As Kayla Harrison continues to explore her options through free agency, one of the biggest questions surrounding her future is whether or not she’d actually want to go to the UFC.
While there’s no doubt that the UFC is the biggest mixed martial arts promotion, the organization hasn’t been all that invested in truly growing the women’s featherweight division and that’s exactly where Harrison would need to compete if she landed there.
Just recently, UFC president Dana White was non-committal to the future of the division while adding that his decision will likely rely on reigning 145-pound champion Amanda Nunes’ interest in continuing to compete at featherweight.
For her part, Harrison doesn’t buy that White would actually dump the entire weight class just because Nunes decided she was going to stay at bantamweight moving forward.
“I don’t [think he’d get rid of featherweight],” Harrison said when speaking to MMA Fighting.
Because the UFC has barely added any depth at 145 pounds outside of a few athletes, many believe that White is serious when he says that featherweight really does hinge on Nunes alone but Harrison has heard similar statements in the past.
Case in point — White once famously said that he would never have women compete in the UFC and then a few years later he couldn’t praise former bantamweight champion Ronda Rousey enough after she became a dominant force in the promotion as well as one of the biggest stars in the sport.
Lately, White has seemingly doubled down on doubting that Harrison is ready for UFC level competition while actually suggesting that she might be better off sticking around the PFL rather than testing her free agency.
None of that bothers Harrison, who knows talk is just talk and if she ultimately decides to call the UFC her home in the future, she’s more than happy to prove White wrong — and she’s confident he would quickly become her biggest supporter.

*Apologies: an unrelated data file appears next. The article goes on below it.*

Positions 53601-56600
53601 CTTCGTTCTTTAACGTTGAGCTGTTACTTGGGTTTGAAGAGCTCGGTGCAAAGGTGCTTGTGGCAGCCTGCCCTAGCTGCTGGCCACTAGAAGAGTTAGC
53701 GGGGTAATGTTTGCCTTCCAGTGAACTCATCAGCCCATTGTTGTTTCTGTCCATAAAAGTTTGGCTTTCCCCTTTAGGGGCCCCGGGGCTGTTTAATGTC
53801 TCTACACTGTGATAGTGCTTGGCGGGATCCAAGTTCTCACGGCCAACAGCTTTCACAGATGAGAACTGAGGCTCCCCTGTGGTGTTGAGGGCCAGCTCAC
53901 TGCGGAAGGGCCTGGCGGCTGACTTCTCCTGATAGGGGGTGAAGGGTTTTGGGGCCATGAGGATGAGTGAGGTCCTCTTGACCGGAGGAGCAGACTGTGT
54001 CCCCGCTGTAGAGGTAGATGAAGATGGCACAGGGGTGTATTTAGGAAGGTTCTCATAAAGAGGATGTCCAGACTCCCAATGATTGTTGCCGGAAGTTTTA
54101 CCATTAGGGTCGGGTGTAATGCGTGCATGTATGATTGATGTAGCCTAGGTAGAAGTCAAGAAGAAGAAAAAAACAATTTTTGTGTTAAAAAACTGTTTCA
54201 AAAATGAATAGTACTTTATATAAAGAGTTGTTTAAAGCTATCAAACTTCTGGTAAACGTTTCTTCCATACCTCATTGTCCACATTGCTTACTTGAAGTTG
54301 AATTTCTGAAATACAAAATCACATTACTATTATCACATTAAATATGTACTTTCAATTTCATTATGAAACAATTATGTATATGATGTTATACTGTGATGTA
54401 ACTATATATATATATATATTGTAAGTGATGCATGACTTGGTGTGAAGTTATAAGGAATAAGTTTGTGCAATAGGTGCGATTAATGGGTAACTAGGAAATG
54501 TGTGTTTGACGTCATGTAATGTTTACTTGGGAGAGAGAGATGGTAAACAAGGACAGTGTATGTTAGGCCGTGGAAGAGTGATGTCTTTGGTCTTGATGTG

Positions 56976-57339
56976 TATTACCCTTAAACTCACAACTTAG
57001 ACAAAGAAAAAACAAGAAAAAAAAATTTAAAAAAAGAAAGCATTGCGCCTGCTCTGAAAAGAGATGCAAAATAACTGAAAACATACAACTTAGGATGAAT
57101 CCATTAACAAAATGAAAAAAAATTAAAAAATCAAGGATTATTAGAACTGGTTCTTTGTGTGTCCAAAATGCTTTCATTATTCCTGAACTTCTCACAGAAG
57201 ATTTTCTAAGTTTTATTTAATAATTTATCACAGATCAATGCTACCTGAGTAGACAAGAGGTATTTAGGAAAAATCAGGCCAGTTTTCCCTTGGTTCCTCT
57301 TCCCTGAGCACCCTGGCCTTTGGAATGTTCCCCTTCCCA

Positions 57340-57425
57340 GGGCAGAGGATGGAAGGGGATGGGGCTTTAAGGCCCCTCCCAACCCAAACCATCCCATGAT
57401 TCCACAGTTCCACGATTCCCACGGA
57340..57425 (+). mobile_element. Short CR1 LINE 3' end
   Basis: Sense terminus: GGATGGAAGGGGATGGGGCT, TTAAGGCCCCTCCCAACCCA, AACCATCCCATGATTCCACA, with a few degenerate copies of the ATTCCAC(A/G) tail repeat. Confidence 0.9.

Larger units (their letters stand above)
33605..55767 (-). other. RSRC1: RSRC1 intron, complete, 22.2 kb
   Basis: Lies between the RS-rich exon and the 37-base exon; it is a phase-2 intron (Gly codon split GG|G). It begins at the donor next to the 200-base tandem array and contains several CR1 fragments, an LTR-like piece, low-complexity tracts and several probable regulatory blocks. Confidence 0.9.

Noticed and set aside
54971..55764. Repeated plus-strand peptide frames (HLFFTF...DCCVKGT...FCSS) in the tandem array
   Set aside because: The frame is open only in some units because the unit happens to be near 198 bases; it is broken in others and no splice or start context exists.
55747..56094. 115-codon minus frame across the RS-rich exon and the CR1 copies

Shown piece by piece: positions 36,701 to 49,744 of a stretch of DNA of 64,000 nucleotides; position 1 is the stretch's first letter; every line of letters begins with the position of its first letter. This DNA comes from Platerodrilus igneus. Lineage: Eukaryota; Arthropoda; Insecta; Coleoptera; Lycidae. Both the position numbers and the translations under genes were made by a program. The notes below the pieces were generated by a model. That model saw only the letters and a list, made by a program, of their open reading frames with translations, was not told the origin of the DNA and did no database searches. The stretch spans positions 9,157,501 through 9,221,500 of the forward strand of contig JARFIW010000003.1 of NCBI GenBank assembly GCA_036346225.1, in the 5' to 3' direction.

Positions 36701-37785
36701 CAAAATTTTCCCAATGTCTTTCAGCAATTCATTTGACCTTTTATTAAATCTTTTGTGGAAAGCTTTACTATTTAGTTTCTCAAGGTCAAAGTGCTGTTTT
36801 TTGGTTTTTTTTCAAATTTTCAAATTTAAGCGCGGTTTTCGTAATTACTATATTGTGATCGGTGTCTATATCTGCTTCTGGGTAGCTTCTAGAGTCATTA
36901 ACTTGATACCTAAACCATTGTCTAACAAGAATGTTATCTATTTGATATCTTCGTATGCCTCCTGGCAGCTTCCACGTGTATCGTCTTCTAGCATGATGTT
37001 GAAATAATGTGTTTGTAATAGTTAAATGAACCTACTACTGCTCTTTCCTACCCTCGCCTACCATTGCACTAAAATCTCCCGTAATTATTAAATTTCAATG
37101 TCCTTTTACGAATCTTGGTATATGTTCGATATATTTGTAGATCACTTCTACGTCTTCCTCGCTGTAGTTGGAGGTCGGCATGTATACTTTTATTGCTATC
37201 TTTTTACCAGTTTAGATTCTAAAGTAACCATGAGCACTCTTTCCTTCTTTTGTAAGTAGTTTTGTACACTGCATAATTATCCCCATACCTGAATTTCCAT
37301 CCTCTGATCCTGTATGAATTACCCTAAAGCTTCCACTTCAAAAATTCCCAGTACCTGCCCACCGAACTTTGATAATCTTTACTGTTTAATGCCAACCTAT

“Dana has said a lot of things before,” Harrison said. “It’s my job. If I want to fight in the UFC someday, if I want to fight at featherweight for the UFC some day, then it’s my job to prove to him that I’m worth the investment and I’m worth the risk.
“All I can do is to continue to go out there and be so dominant and continue be so good that you can’t ignore me. I know that I’ll do that. He says a lot of stuff and I know that I’m going to make him eat his words and he’ll smile when he does it and it will be great. I’m not worried about it. That time is coming.”
White has notoriously downplayed some talent outside the UFC ranks but then touted those same fighters after inking them to an exclusive contract.
That’s a huge part of the reason Harrison hasn’t lashed out or gone crazy when hearing some of the things that White has said about her because it’s all part of the sport.
“He’s great at his job,” Harrison said about White. “He freaking started the sport basically. So it’s like who am I to tell him how to do what he does best? I’m not going to sit here and say ‘oh he doesn’t know what he’s talking about, he’s this and he’s that, and he has no idea and I’m different.’ I’m just going to show him.
“Then he’ll see and then he’ll do what he does and it will be great. I’m not worried about it. I’m really not.”
For all the talk about the UFC, Harrison still hasn’t decided if she’ll even end up with White as her promoter because she’s still fielding offers from numerous potential suitors.
Bellator President Scott Coker has already stated that he’s very interested in bringing Harrison to the Viacom-owned promotion and it’s no secret that the PFL would love to have the two-time Olympic gold medalist stay right where she’s spent her entire career thus far.
Harrison isn’t willing to show her cards just yet but she definitely has an idea in mind about where she’ll be fighting when she returns to action in 2022.
“No decision [yet],” Harrison said. “This is kind of the time, too, where I kind of have to put my faith and my trust in my team. I did the work. I showed up. I won in dominant fashion all year. I talked a lot of sh*t. I got everyone paying attention. I went out and won another title.
“Now I have to trust the people I surrounded myself with. I have to trust [my manager] Ali [Abdelaziz], I have to trust my coaches, because I know what I want to do, I know where I want to go but it really comes down to what they think is best for me and me having the patience or the wisdom to listen to them and do what they think is best. I feel like I’m ready. I feel like I’m ready to fight anyone in the world, so whatever that means. Not that I have no fear, but I have confidence to spite the fear.”